The story of Ruby on Rails

from the beginning until now

Ruby is an efficient language

Yukihiro “Matz” Matsumoto created Ruby in 1993, the year Windows NT 3.1 was launched. Simply put, Ruby is a really powerful, genuinely object-oriented language combining syntax inspired by Perl and Python with Smalltalk-like features.

I wanted a scripting language that was more powerful than Perl, and more object-oriented than Python. That’s why I decided to design my own language.

Yukihiro Matsumoto, Ruby's creator

Ruby was first released - open source - only two years later. Ruby 0.95 was made public in 1995, and Ruby 1.0 the following year.

From that point on, Ruby releases came out much faster, usually once a year. Ruby language progressively became more consistent. Major releases are Ruby 1.2.0 in December 1998, Ruby 1.4.0 in August 1999 and Ruby 1.6.0 in September 2000. On August 4th 2003, Ruby 1.8.0 marked the beginning of the popularization of Ruby.

The Agile movement

Around the same time, in 2001, a vanguard IT project management movement focusing on user-centric development regrouped around the Agile Alliance. The key founders, originally working on RAD (Rapid Application Development), wrote the Manifesto for Agile Software Development.

Our teams try to follow these 12 development principles everyday.

Ruby on Rails for efficient development

David Heinemeier Hansson (DHH) was inspired by these principles and developed the BaseCamp web app with Ruby. To help with its development, he progressively created the Ruby on Rails framework that came to be in 2003.

Basecamp was developed as a user-centric project management tool in which communication is the priority, be it between business people and developers or within the development team.

Ruby on Rails was developed under the influence of the Agile Alliance and benefited greatly from the reflexion on project management that took place during the development of BaseCamp. Ruby is a practical framework, based on real needs. DHH wrote on this subject in several books, and more specifically in Programming Ruby, the updated reference book on Ruby 1.9.

The connections between Agile and Ruby on Rails are tight. Dave Thomas, one of the pioneers of the Agile Alliance, co-authored Agile Web Development with Rails, the first book on Ruby.

Ruby on Rails was released for the first time in July 2004. It was extracted from the BaseCamp 2 project. This first version impressed DHH’s peers so much he won Best Hacker of the Year 2005 from O’Reilly. DHH kept on developing Ruby on Rails and by the end of 2005, Rails 1.0 - the first stable version – was released. In March 2006, Rails 1.1 corrected a few bugs.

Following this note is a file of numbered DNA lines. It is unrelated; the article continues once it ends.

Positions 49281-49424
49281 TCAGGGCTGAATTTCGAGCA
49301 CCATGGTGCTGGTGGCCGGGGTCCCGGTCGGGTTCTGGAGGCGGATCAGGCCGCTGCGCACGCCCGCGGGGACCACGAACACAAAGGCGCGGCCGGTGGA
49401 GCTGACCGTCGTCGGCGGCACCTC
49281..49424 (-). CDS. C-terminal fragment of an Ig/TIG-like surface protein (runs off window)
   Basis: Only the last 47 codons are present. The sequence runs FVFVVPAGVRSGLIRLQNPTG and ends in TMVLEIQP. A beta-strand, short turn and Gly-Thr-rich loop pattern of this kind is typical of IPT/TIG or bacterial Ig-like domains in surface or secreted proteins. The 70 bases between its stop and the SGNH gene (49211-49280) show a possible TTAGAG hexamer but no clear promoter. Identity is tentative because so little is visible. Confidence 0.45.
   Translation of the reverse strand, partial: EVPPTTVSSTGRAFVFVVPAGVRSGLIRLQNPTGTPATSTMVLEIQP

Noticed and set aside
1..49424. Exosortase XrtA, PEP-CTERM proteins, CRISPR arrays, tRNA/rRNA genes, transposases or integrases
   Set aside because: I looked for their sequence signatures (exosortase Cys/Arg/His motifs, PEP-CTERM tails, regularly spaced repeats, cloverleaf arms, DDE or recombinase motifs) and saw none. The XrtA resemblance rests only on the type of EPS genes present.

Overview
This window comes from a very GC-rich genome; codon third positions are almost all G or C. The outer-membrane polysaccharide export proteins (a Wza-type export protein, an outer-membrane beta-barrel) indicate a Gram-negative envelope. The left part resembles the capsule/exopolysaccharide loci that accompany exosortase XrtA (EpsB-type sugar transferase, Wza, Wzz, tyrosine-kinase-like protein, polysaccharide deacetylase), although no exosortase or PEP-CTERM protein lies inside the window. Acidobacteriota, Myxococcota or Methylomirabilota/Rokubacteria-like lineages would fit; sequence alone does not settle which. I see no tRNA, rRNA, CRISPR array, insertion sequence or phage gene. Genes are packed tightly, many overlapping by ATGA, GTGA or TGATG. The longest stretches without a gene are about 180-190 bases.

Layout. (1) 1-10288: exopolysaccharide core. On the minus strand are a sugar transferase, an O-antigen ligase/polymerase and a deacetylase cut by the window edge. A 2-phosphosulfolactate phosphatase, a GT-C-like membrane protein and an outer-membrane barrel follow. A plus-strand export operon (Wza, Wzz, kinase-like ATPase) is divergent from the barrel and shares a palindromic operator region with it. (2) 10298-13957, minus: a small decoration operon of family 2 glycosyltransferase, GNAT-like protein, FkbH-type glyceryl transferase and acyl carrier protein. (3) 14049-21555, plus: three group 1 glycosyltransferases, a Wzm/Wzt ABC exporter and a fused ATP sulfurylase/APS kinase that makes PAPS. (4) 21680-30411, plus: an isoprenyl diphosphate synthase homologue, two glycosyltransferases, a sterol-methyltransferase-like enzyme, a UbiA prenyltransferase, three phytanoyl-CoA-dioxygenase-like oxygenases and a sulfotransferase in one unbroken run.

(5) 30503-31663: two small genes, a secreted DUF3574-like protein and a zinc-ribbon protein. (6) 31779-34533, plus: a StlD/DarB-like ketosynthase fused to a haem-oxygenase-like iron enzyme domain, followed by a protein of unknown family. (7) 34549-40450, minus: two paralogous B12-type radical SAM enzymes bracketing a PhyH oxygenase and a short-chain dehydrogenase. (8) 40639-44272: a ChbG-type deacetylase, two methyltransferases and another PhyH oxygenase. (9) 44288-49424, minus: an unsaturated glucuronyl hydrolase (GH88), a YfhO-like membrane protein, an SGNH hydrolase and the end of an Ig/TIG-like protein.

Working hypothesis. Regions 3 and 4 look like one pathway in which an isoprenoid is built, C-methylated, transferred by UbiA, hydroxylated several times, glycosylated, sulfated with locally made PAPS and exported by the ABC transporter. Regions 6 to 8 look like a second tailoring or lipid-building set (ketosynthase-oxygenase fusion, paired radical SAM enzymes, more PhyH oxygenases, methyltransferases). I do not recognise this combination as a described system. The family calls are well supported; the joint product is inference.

The same year, another developer who was using Ruby on Rails also released a framework: Merb. His name was Ezra Zygmuntowicz, and the light, minimal framework he created had the advantage of a rigorous API for extensions. At the time, the community was split between the Rails and Merb frameworks, causing a real online comment war.

In spite of this conflict, Ruby on Rails remained the most popular framework and its development went on. 2007 was an important year for Rails and Ruby. Thanks to Rails, Ruby became known outside Japan, and Ruby 1.8.5 was used throughout the world.

Released on September 30th 2007, Ruby on Rails 2.0 helped the framework spread even further. It is no coincidence Twitter was first released the same year; in the beginning, the social media was developed in Ruby on Rails, and became one of the largest website running on this framework.

There were no major changes until January 30th 2009, with the release of Ruby 1.9. The first stable version was Ruby 1.9.1. The last one, Ruby 1.9.3, went public on October 2011. Ruby on Rails went on developing Ruby 2 until its last release on February 8th 2011.

At the same time, DHH was working on Rails 3 and got in touch with the founder of Merb. They realised both frameworks shared the same goal: rapid application development. Together, they decided to put an end to the bickering between Merb and Rails and to merge the two frameworks, giving Rails 3 the best features of Merb, among which its modularity.

This is how Rails 3 came to be, on February 5th 2010. Its first stable version was released on June 16th 2011. Rails 3.2 is now the latest stable release, requiring at least Ruby 1.8.7 – Ruby 1.9.2 is recommended. Patchlevel 250 in Ruby 1.8.7 allowed the transition between Rails 2 and Rails 3. It is to be noted that Rails 2 is not compatible with Ruby 1.9, and that Rails 3.2 is the last release supporting Ruby 1.8.7. The following ones are only compatible with Ruby 1.9.x.

Ruby on Rails greatly benefited from the merge with Merb and from Agile principles, and is becoming increasingly practical and flexible. Ruby 4 is on the way, and we are expecting its release soon.